The pandemic only made things worse. My workload increased, which already reflected in my life and on my family.”
Heba Shalan in Gaza
Making things fair
A people's vaccine, not a profit vaccine
Unequal access to vaccines stops us controlling the spread.
- Due to big pharma monopoly over covid-19 vaccines, 9 new people have become billionaires during the pandemic
- 9 out of 10 people in most developing countries won’t get a vaccine this year
- At current speed, it will take 57 years for people in low-income countries to be fully vaccinated.
Problem: there simply aren’t enough vaccines being made to vaccinate the world.
Solution: big pharma must share the taxpayer-funded science, tech and know-how behind the vaccines. Qualified manufacturers can then produce more vaccines.
More vaccines mean communities around the world can be vaccinated.
We're part of the Peoples Vaccine Alliance. We're calling on governments and big pharmaceuticals to help. To vaccinate the world and control covid-19:
- The UK Government must support the temporary removal of patents relating to covid-19 vaccines and technologies. Then vaccine recipes can be shared and more produced.
- Pharmaceuticals must share the science, tech and know-how behind the vaccines. They can do this by joining C-TAP (Covid Technology Access Pool). It facilitates the sharing of vaccine recipes).
- Pharmaceuticals must commit to non-profit pricing during the pandemic. Then countries can afford to buy vaccines (and not go into debt). Then they can vaccinate their citizens free of charge.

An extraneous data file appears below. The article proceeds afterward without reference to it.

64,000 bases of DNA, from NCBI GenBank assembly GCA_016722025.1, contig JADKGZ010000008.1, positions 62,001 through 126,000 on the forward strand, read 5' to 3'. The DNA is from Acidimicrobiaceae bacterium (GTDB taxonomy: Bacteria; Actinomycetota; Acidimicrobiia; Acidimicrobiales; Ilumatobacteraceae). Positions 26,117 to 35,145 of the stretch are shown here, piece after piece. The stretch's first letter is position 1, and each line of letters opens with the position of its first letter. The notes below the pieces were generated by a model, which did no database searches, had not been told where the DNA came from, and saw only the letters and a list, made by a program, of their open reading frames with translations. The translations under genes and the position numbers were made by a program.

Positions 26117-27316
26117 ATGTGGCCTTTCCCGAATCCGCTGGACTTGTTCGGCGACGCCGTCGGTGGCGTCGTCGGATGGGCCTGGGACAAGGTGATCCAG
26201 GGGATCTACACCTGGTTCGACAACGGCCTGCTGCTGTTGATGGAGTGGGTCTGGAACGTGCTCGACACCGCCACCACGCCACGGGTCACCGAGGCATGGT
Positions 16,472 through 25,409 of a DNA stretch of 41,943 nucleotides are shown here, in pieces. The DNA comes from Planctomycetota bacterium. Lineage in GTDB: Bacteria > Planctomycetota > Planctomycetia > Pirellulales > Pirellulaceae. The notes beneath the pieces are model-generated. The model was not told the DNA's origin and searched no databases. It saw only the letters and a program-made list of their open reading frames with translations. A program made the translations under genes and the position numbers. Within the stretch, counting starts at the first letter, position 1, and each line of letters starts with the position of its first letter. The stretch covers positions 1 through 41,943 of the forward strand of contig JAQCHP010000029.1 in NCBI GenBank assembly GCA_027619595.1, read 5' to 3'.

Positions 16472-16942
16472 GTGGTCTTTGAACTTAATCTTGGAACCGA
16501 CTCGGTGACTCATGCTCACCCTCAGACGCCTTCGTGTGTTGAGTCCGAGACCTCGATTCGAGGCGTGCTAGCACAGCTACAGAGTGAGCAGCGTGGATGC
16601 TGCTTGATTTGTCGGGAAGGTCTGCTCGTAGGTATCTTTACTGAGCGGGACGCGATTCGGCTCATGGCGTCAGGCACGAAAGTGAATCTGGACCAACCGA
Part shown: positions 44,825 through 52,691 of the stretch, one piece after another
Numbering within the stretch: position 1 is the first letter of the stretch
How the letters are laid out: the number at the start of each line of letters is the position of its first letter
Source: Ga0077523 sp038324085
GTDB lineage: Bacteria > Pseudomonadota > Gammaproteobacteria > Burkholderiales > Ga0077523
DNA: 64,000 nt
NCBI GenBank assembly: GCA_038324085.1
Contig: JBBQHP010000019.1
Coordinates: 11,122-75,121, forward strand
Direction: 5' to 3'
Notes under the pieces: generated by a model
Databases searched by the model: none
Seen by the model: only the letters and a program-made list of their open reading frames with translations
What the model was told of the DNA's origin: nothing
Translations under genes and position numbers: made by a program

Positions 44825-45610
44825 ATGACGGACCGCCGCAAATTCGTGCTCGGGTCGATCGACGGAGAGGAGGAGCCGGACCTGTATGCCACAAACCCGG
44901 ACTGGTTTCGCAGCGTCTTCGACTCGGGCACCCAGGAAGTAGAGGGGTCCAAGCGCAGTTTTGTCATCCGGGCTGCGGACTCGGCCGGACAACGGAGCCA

- Financial investment is needed. In manufacturing capacity and infrastructure. Then vaccination programmes can go ahead.
Oxfam is part of a coalition of organisations and activists called The People's Vaccine Alliance. Together we are calling for free and accessible vaccines. We demand that pharmaceutical companies share the science, technology and know-how behind the vaccines so that all of us have access to vaccines to protect our health. People should come before profit.
“People out there would be forgiven for thinking that every major vaccine company is working flat out to vaccinate the world, but this is simply not the case. We need every company on earth who can make safe and effective vaccines for COVID-19 to be making them right now. We urgently need to lift the veil of corporate secrecy and instead have open-source vaccines, mass produced by as many vaccine players as possible, including crucially those in developing countries.”
Anna Marriott, Oxfam Health Policy Manager.
The coronavirus pandemic has hit an already unequal world. A world where a tiny group of over 2,000 billionaires have more wealth than they could spend in a thousand lifetimes. A world where nearly half of humanity is forced to scrape by on less than $5.50 a day.
It took just nine months for the fortunes of the world’s top 1,000 billionaires to return to pre-pandemic highs. It could take people living in poverty over a decade to recover.
Oxfam's Inequality Virus report
Our latest research published in our report, The Inequality Virus found that -
- The increase in wealth of the 10 richest billionaires since the Covid crisis began is more than enough to both pay for a Covid-19 vaccine for everyone on the planet and reverse the rise in poverty caused by the pandemic.